My digital learning experience
There appears to be an on-going debate among the educational researchers about the effectiveness of the two popularly known research methods: the Quantitative and the Qualitative. The main contention in this debate is which method is more scientific and appropriate in examining the issues in education?
This debate is naturally expected because these two methods start from altogether different philosophical/ ontological assumptions.
Quantitative Research is based on the assumption that the social reality (including issue in education) is an objective phenomenon and it can be studied and measured ‘objectively’ without the influence of the observer or the researcher. Its philosophical root lies in positivism.
On the other hand, the Qualitative Research assumes that the social reality is constructed and reconstructed by the individual or by a society in the given environmental/societal contexts and it changes and differs from individual to individual and from society to society. So, there can’t be objective measurement of that reality. The reality should be examined through the narration of experience (not measurement) of the individual about their social reality. The Qualitative Research draws its philosophy from the post-positivism.
From this fundamental difference in their basic philosophical assumptions there ensue a number of differences in the research approach of these two methods. For example, the Quantitative Research is statistically designed or oriented whereas, the Qualitative Research is descriptive and interpretive; the type of research conducted under the Quantitative Framework can be experimental or quasi-experimental whereas, the type of research under the Qualitative Framework could be phenomenological studies or case studies or ethnographic studies.
The goal of Quantitative Research would be to collect data and establish relationships between comparable data about the social reality (e.g., this may involve averaging, summarising, correlation and regression analyses) whereas the goal of Qualitative Research would be to better understand the social processes and dynamics (e.g. classroom interactions between teacher and students) through case studies, reporting or participant observations.
The Quantitative Research is formally structured with detailed plan of how the research would be undertaken. It generally starts with hypotheses whose validity will be tested by the research whereas the Qualitative Research is less formal in its structure and design, sometime even open and loose where the observed social reality is altogether new ( e.g. violence in classroom).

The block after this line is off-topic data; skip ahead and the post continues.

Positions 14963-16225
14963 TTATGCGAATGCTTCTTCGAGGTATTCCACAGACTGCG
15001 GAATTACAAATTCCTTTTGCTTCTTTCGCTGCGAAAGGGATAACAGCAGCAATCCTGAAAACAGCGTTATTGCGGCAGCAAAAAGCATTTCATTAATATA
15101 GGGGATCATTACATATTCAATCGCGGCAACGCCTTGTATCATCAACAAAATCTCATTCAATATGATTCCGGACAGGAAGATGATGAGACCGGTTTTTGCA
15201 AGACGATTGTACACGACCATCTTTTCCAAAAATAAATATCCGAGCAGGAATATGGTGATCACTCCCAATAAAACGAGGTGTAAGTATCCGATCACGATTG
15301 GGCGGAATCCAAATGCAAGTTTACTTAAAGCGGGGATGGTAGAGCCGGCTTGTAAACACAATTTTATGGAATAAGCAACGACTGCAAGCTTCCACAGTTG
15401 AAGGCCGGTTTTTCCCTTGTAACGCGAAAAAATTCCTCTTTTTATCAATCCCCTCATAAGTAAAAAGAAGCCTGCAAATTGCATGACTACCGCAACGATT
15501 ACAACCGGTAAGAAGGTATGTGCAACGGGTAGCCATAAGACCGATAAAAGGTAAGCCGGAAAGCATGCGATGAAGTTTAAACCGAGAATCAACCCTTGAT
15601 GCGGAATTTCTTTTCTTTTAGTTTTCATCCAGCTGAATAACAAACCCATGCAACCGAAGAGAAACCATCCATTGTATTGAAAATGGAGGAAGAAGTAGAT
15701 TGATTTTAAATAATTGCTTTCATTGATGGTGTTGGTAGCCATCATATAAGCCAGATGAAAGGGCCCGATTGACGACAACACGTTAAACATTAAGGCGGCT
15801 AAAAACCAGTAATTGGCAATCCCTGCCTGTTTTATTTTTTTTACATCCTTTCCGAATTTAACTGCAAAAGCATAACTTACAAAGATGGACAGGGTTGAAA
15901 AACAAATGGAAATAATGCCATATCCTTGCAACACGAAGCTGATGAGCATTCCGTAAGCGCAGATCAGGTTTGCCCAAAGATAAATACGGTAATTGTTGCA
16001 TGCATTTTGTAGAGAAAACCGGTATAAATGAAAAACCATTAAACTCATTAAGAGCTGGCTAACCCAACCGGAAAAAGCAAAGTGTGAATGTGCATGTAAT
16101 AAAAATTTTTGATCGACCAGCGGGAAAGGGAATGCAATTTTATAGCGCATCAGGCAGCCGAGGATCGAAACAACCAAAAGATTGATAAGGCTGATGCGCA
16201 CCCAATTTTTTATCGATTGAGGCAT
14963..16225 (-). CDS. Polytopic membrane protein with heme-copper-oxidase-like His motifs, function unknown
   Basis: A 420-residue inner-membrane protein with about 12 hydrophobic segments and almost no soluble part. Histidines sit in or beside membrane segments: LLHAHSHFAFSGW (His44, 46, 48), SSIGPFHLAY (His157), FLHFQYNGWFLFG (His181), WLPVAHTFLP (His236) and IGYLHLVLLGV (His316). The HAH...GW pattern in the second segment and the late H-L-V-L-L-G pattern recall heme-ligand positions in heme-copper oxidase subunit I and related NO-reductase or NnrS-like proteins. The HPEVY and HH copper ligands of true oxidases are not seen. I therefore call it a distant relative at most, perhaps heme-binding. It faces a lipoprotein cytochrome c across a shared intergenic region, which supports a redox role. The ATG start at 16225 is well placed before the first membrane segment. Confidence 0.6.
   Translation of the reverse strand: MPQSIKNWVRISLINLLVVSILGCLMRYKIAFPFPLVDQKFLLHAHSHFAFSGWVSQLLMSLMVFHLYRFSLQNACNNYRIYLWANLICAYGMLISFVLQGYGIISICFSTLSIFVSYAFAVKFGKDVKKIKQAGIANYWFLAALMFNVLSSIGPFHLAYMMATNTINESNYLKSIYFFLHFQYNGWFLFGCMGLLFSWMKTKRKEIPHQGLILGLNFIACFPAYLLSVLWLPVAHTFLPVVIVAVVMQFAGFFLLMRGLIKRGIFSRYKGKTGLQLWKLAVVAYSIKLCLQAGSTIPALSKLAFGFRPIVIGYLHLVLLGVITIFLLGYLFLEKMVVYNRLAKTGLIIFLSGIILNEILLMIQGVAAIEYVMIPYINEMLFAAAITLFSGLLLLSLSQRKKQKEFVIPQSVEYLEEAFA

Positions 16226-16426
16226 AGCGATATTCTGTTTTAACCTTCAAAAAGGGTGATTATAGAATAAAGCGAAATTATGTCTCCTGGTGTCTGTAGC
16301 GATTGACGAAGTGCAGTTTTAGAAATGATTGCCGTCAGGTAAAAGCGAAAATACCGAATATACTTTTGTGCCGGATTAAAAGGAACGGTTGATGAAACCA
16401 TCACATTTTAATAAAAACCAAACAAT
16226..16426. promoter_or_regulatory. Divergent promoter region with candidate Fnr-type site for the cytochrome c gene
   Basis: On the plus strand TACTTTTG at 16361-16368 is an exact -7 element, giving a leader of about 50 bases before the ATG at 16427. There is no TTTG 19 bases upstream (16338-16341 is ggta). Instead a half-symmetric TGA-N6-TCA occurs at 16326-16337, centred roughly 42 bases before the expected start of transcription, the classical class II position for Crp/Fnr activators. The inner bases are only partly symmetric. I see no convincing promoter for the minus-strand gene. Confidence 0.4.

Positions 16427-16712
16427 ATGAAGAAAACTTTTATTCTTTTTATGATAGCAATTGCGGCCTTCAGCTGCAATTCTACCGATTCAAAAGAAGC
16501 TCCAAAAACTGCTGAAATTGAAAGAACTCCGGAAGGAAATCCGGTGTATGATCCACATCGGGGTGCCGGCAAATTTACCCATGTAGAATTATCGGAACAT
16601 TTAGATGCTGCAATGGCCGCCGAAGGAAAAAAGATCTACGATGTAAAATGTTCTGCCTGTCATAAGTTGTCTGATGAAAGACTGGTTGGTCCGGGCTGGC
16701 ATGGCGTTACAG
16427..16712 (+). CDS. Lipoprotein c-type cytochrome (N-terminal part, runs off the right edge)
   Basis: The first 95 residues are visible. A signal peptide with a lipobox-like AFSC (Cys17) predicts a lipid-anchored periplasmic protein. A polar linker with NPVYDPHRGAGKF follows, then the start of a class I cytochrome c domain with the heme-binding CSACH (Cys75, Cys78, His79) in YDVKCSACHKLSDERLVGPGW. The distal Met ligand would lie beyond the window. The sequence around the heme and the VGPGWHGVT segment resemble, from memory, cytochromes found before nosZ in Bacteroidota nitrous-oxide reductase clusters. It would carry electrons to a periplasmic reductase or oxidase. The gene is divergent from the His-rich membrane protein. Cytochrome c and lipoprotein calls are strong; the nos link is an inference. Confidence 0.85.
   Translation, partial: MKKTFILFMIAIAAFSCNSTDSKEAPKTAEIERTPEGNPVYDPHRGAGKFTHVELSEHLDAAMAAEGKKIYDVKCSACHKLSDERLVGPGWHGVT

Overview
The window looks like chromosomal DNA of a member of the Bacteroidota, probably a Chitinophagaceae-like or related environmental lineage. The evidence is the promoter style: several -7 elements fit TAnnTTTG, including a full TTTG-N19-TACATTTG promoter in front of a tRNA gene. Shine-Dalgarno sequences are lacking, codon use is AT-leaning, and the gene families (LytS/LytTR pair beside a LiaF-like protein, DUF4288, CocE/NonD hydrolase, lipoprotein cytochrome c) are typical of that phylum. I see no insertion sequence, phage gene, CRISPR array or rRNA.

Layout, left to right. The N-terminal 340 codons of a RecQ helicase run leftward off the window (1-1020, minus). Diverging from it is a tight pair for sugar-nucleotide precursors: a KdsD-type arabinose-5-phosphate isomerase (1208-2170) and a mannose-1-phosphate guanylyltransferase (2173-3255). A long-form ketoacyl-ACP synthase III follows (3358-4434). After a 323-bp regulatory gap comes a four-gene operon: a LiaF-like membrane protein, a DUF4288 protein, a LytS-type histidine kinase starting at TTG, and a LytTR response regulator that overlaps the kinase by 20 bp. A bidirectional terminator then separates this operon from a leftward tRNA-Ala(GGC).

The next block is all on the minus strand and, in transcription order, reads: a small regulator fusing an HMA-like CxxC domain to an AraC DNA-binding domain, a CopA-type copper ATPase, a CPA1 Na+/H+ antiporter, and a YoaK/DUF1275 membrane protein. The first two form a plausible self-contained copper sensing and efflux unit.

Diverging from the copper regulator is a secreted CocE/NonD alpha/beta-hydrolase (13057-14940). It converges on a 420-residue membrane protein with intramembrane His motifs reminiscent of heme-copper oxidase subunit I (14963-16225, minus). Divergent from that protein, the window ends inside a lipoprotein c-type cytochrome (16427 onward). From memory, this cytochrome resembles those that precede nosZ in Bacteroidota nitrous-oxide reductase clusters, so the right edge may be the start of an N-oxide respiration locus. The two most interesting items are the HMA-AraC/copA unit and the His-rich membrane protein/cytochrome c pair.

Quantitative Research is generally based on random sampling because the whole research subjects (or participants) could not be practically studied within the given financial and time constraints. Qualitative Research are based on purposive sampling of limited however potent or meaningful subjects.
Further, in Quantitative Research the researcher is neutral or outside of the social phenomena being observed whereas in the Qualitative Research the researcher could participate in the process of the unfolding of the phenomenon and examine the situation from an insider’s perspective. Numerical data, statistical methods (e.g. averaging, correlation analysis, regression analysis) and deductive reasoning are the tools of analysing research results in the Quantitative Research. Case narration, representative statements and quotes, excerpts from observation are the methods of analysing the phenomenon in Qualitative Research.
As observed above the Quantitative and Qualitative research have altogether different orientations and there are a number of differences between these two frameworks. But, the central question is: should we take ‘either/or’ position in undertaking our education research? Or, the conflict between the Quantitative and Qualitative methods is irresolvable?
My answer to these questions is: the use of Quantitative or Qualitative research methods depends on the purpose of research being undertaken. Quantitative method would be appropriate where the objective of research is to study the cause and effect relationships (For example, how the student learning has improved by the delivery through power point slides?). Qualitative method would be appropriate where we want to understand the situation and draw a deeper meaning inherent in the manifested reality. Quantitative Method can’t reveal the qualitative experience/dimensions of the research subjects, and the Qualitative Method can’t safely generalise the cause and effect relationships. A well-considered education research, where practicable, should simultaneously use both Qualitative and Quantitative methods to capture the full implications of an educational event. A quantitative study can be conducted along with a qualitative study, or qualitative with quantitative, but each approach should not be analysed and judged by the criteria associated with the other approach. Actually, there need not be a split between the Quantitative and Qualitative study approaches they may complement each other.